This was an encouragement for other schools which were wary of embarking on an expensive experiment to benefit the students.

It was a costly school expenditure for musical instruments, an unusual extra curricular activity for schools in this part of the world.

Financial assistance from the Government was supported and this was the greatest contributing factor to the success of the school band project 50 years ago.

Government schools as well as Government-aided schools received substantial subsidies for purchase of instruments as well as uniform.

Training was provided free, given by bandmasters and bandsmen paid from Government funds.

The school brass band members during the 15th anniversary celebration of Tanjong Katong Girls' School on 12 March, 1968.

The primary school band stole the show at a National Cadet Corps Parade at Queenstown.  The 60-strong Hua Yi Primary School Band, Singapore's champion primary group of musicians was given rounds of applause, some of it coming from the flats overlooking the parade ground.  To the strain of stirring militia music, the boys and girls average age of 9, stepped out in style in a performance that lived up to its reputation.  The event on 5 July, 1969.

A petite 1.47 metres Miss Tan Chay Ee, 15, and the smallest of them all was the best when she won the drum-major award trophy and mace.  Chay Ee presenting the band from Outram Secondary and Kim Seng Technical School stood out among 15 other drum majors and majorettes at the inter-secondary school band competition finals at Kallang Theatre.  Picture shows Chay Ee, clutching her drum major award trophy and mace, was chaired by her band friends during the competition on 2 July, 1977.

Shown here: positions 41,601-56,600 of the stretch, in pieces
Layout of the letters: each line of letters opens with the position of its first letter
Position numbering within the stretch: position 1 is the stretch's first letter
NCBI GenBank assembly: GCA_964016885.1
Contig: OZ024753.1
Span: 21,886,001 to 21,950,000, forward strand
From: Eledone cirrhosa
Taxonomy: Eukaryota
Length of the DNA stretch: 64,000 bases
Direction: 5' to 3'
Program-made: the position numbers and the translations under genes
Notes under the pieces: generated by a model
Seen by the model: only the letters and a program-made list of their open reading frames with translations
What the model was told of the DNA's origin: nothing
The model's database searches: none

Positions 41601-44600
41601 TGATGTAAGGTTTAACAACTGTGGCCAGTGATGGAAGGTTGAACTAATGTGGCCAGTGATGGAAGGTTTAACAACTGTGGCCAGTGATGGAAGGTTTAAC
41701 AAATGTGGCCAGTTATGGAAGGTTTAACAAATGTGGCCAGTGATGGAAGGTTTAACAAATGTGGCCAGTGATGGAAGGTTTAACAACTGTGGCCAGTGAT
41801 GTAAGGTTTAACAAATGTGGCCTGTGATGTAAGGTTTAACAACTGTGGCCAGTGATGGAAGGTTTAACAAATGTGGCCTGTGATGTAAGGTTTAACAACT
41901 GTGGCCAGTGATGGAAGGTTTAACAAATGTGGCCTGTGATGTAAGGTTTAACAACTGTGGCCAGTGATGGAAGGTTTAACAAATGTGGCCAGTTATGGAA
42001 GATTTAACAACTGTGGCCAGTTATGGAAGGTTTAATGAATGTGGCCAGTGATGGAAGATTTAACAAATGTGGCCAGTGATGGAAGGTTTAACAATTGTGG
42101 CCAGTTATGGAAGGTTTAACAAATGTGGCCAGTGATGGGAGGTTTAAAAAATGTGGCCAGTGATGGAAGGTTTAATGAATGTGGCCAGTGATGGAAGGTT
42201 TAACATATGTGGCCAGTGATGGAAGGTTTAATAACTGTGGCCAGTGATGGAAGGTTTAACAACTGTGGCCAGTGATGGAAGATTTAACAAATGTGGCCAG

PM Lee Hsien Loong in his school band

In the 1968 National Day Parade on 9 August, 1968, PM Lee Hsien Loong played the euphonium marching with the Catholic High School band at the Padang.

[There was a heavy downpour that August 9.  The then Prime Minister Lee Kuan Yew had to decide whether to proceed with the parade or to postpone it.  He decided to proceed, for to do otherwise would have implied that Singaporeans were not resilient.  My mother, my brother Hsien Yang and I watched with pride from the windows of my father's office in City Hall as Hsien Loong marched past]
Source:  Straits Times 2 August, 2009.  "The march of a confident nation" by Lee Wei Ling.

National Day Parade 1969 third rehearsal at the Padang - Combined School Bands of Catholic High School and Raffles Institution, led by Drum Major Lee Hsien Loong on 27 July, 1969.

On National Day,  9 August, 1969

The National Day Parade 1968 at Chinatown

The Bugle and Fife School Band

Many years later, Singapore had her first All Girls Bagpipe Band .

Band Performance at the MacRitchie Reservoir

Pioneer generation Singaporeans, please share your fond nostalgic memories during your primary, secondary and junior college bands in Singapore over the decades.  Thanks for sharing our memories to celebrate Singapore50!